Albers is accredited by AACSB International - The Association to Advance Collegiate Schools of Business. As of July 2014, less than five percent of the world’s business schools and less than one third of U.S. business schools have achieved business accreditation from AACSB.
The Community Development and Entrepreneurship Clinic is a joint effort between the the Innovation & Entrepreneurship Center and the Seattle University School of Law.
Starting each fall, clients come to the Clinic primarily from several community based micro-lending organizations: Community Capital Development (CCD) and Washington CASH (WA CASH). Our students apply their classroom teachings by providing pro bono advisory services to clients selected from CCD and WA CASH.
Local entrepreneurs, attorneys, and business owners mentor students throughout the advisory service process to bring in hands-on, experiential knowledge.
The Clinic generally caters to very small businesses. If you are interested in becoming a client of the Clinic, please visit WA CASH or CCD to see if you qualify.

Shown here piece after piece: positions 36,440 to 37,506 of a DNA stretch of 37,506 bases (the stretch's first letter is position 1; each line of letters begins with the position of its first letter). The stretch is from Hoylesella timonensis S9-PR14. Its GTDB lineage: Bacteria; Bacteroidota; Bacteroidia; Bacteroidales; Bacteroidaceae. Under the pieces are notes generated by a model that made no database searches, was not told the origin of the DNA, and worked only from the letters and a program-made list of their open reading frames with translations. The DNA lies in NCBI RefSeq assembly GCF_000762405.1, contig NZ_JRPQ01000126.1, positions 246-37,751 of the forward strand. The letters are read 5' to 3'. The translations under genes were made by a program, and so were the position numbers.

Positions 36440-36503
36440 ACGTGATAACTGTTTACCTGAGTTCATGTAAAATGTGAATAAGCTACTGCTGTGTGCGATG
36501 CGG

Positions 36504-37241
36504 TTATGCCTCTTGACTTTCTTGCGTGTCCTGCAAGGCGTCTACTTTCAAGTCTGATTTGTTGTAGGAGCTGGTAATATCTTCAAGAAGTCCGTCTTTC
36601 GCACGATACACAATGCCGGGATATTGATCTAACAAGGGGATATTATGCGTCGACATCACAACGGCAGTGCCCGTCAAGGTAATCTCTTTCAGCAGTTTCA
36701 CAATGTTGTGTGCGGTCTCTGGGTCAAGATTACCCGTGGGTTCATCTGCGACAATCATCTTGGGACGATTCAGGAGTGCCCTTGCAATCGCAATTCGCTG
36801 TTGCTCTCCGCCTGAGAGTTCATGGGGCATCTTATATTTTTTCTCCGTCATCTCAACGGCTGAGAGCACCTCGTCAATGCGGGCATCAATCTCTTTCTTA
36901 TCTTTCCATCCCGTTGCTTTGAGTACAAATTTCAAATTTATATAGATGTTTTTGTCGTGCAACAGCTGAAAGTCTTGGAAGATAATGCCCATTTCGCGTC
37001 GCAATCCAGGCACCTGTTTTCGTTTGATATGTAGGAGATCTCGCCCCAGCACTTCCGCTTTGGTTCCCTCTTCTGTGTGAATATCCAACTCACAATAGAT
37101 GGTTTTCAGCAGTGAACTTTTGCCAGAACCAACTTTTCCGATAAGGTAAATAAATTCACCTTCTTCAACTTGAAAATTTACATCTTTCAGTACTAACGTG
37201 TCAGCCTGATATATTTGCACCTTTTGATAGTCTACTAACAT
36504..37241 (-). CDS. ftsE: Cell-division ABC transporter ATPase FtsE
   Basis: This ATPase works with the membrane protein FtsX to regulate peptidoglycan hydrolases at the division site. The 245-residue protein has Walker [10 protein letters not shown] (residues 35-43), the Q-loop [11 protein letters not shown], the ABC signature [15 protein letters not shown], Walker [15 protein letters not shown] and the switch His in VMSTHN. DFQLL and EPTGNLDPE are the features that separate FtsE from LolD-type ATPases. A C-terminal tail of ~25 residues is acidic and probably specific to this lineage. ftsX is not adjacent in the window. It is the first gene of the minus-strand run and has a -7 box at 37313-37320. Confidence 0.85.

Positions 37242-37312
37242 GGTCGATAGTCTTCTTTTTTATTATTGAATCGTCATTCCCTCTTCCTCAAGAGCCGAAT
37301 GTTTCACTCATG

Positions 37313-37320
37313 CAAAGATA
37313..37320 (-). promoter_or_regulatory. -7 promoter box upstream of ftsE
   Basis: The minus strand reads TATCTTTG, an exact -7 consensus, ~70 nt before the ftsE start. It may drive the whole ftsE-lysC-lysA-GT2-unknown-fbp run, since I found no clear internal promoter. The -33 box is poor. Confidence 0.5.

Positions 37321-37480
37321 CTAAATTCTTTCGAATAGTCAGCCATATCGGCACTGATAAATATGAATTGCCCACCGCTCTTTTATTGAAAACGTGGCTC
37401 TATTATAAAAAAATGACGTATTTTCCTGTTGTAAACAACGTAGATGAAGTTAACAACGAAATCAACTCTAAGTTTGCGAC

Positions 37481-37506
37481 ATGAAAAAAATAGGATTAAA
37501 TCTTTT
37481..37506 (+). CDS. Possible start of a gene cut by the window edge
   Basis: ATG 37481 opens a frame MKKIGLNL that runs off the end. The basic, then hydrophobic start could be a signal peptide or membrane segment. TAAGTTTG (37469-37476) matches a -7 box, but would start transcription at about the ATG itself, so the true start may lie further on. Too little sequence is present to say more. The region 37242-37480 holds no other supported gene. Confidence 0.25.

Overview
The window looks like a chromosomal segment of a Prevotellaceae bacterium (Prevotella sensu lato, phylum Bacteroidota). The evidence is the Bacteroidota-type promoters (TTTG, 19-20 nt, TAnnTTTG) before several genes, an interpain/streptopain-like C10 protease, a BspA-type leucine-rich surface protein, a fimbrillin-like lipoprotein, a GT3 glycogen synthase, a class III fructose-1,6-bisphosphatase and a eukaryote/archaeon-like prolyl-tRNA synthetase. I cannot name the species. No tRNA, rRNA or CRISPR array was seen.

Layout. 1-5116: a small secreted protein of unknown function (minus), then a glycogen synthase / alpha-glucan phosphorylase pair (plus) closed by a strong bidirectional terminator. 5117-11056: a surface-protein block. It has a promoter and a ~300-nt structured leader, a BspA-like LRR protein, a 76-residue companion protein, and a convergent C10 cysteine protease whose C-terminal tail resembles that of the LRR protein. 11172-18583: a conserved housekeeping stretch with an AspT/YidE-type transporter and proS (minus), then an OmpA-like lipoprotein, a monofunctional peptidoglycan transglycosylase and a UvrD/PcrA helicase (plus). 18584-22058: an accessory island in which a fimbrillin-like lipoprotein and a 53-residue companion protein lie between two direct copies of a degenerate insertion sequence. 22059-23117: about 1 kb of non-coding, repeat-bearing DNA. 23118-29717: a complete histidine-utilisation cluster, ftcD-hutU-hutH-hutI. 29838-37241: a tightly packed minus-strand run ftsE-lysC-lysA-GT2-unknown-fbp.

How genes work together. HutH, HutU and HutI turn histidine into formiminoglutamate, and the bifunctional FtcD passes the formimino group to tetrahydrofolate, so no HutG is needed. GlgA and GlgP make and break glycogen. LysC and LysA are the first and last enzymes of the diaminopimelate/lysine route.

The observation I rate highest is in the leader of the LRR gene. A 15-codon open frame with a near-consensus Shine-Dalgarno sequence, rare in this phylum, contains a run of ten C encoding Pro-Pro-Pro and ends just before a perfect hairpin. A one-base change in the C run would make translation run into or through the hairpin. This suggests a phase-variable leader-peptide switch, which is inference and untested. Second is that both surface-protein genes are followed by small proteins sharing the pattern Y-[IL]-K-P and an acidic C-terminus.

We are always looking for business people and attorneys to work with our students on their consulting projects.
Washington CASH provides a business training course, micro-credit lending services from $500-$5,000, technical business assistance, and peer support to enable low-income women (especially women currently dependent on public assistance), people with disabilities, and new immigrants/refugees to start or expand self-employment ventures. They also provide business training courses and technical assistance for specific issues related to the development of your business. To learn more, visit: Washington CASH.
Community Capital Development (CCD) is a nonprofit community development organization and a certified community development financial institution that provides access to capital and business assistance to low-income, women and minority entrepreneurs, and small businesses in distressed and underserved communities in Washington state. CCD's approach to alleviating poverty is through self-sufficiency achieved through entrepreneurialism. To learn more, visit: Community Capital Development.